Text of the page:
A report by Kenneth Gibson, MSP
In what is hoped will be a huge step forward in renewable energy production, Mocean Energy began testing its Blue X wave energy prototype at the European Marine Energy Centre (EMEC) in Orkney last month.
Blue X is 20 metres long and weighs 38 tonnes and was designed and built in Rosyth. It will use 4G to receive instructions and send collected data to the shore.
In early June, the prototype was towed from Kirkwall to the EMEC test site at Scapa Flow and commissioned to begin initial sea trials. Once these initial trials are completed, the Blue X will be moved to Billia Croo, on the west coast of Orkney, to assess its capabilities in more demanding full sea conditions.
Wave energy will be vital in Scotland’s journey to net zero carbon emissions and beyond. To create robust and mature supply chains of clean energy, we must employ a range of renewable energy sources. In Scotland particularly, where we are blessed with more than our fair share of coastline, the ability to harness the power of the sea presents a wealth of opportunities.
As well as being plentiful, wave power has the distinct advantage of being extremely reliable. Compared with wind power, for example, which varies significantly with the weather, wave power is significantly more predictable.
Wave energy converters are large offshore devices which take the kinetic and potential energy from a moving ocean and transfer this into mechanical or electrical energy. The concept has been explored since at least 1890, but has not previously been achievable on a large scale.
Until now, the primary disadvantage of wave energy converters has been the production price of necessary technology. In 2020, it was estimated that production costs per kWh were around 10 times that of offshore wind farms. Despite its huge potential, it has therefore not been considered as a realistic solution to Scotland’s energy needs.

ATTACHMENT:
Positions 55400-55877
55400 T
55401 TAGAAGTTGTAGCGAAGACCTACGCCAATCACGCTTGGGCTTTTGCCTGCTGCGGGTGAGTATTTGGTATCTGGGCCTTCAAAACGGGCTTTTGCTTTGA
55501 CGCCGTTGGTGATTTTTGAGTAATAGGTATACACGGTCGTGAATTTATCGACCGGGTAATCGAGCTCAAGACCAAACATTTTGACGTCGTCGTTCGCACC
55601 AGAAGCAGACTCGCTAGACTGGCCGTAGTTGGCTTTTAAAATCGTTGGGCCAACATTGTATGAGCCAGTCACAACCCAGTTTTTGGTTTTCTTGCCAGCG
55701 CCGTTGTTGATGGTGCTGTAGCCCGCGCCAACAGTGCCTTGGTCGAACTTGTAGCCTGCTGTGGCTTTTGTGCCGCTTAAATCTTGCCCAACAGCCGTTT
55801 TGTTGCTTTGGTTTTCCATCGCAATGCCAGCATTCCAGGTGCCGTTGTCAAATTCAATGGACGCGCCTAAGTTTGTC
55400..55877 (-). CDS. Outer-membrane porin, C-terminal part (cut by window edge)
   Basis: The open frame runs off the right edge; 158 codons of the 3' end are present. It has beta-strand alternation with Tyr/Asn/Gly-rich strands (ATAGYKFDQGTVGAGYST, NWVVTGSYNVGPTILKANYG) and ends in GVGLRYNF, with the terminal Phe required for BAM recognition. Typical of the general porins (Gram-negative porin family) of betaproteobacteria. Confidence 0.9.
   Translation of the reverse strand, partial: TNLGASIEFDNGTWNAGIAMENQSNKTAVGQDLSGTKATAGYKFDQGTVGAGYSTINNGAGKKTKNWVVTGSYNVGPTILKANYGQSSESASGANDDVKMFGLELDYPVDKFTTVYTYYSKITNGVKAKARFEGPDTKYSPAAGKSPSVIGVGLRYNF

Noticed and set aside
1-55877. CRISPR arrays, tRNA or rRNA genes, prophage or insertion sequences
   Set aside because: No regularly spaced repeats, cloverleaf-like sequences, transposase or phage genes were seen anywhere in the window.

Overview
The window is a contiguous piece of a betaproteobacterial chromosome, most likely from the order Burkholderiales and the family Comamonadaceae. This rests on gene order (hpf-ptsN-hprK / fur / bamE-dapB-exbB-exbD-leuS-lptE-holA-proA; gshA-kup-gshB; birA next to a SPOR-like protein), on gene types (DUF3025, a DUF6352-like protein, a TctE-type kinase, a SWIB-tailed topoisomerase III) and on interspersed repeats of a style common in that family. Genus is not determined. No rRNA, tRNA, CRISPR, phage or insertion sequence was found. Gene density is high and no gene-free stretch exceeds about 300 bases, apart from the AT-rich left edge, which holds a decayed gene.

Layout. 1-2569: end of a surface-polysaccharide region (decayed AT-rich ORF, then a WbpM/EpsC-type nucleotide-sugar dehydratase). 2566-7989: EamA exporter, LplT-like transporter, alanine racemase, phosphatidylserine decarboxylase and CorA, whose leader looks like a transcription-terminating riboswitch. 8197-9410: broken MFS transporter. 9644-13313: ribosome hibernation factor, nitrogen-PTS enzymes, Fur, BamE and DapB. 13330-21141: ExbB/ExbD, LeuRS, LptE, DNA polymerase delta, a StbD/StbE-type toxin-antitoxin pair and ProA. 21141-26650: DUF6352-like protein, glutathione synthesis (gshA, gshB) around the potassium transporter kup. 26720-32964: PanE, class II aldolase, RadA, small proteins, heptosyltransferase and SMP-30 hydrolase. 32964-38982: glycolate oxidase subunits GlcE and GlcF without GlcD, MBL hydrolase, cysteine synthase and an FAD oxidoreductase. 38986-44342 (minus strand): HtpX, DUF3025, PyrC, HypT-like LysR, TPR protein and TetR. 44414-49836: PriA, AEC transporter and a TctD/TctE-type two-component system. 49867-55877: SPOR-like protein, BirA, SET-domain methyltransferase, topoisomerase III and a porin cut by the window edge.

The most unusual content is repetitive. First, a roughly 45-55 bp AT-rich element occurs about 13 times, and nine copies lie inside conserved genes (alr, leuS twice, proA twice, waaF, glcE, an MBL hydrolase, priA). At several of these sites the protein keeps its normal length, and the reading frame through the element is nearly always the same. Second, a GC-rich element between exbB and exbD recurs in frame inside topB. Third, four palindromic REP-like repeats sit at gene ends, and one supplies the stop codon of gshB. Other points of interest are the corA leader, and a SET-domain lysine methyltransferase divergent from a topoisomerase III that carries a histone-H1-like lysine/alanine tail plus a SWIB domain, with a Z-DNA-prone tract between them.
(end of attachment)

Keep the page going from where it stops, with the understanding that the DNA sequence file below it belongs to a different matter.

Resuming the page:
With Blue X, however, we are on the precipice of change. The prototype takes the principles of wave energy capture and applies cutting-edge technology. Novel hull shapes promise to be more efficient and produce more power than traditional raft designs.
If the Blue X trials are successful, it will be a demonstration of credible wave technology, at a time when market support for marine energy is increasing. Wave energy is finally approaching the point where, with appropriate backing, it can compete on the global market and make a significant contribution to Scotland’s energy supplies.
Scottish ministers understand that Scotland is in an ideal situation, with our abundance of natural resources, expertise and progressive policy approach, to make the most of an enormous emerging market and create sustainable, green jobs in the process. The SNP Government has long supported advancements in wave technology, and to date has invested more than £40 million in the internationally-renowned Wave Energy Scotland programme
To achieve net zero by 2045, Scotland requires bold action now. This must inherently come from a range of actors and in a variety of ways. We will rely on cultural and individual changes alongside technological advancements and innovations. Blue X, and the wave converters which follow, will play an important role in reducing our reliance on carbon, while at the same time creating high-quality employment along Scotland’s coasts.
Featured image shows the Mocean Energy Blue X in operation at at EMEC Scapa Flow wave energy test site (credit Colin Keldie)